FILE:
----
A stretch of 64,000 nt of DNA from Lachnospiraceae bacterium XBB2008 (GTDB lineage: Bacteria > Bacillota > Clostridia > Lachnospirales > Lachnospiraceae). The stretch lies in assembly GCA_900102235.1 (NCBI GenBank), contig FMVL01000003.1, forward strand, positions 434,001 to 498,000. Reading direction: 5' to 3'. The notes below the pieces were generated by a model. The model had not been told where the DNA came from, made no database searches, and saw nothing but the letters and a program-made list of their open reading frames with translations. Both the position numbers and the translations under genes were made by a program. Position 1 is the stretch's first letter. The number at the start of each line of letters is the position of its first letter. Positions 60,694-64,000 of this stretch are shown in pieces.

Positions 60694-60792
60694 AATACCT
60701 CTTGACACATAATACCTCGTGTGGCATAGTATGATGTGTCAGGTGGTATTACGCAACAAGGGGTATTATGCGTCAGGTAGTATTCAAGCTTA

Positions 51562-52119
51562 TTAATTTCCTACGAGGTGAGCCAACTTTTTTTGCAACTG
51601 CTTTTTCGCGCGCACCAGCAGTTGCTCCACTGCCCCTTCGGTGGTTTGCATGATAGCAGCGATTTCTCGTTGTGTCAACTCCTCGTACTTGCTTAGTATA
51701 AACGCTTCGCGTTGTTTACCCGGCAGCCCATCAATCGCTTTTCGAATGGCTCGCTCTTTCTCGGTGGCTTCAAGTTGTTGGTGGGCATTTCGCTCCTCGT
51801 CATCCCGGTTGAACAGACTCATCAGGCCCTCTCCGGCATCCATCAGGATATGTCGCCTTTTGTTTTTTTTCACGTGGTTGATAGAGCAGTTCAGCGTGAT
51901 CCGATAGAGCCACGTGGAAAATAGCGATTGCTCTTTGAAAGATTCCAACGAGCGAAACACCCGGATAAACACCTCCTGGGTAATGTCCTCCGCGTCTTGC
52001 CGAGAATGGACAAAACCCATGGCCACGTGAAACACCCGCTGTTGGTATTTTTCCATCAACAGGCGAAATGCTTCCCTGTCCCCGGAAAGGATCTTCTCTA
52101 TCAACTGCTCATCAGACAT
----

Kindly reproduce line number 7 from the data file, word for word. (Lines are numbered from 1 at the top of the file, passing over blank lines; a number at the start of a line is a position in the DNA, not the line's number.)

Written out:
51601 CTTTTTCGCGCGCACCAGCAGTTGCTCCACTGCCCCTTCGGTGGTTTGCATGATAGCAGCGATTTCTCGTTGTGTCAACTCCTCGTACTTGCTTAGTATA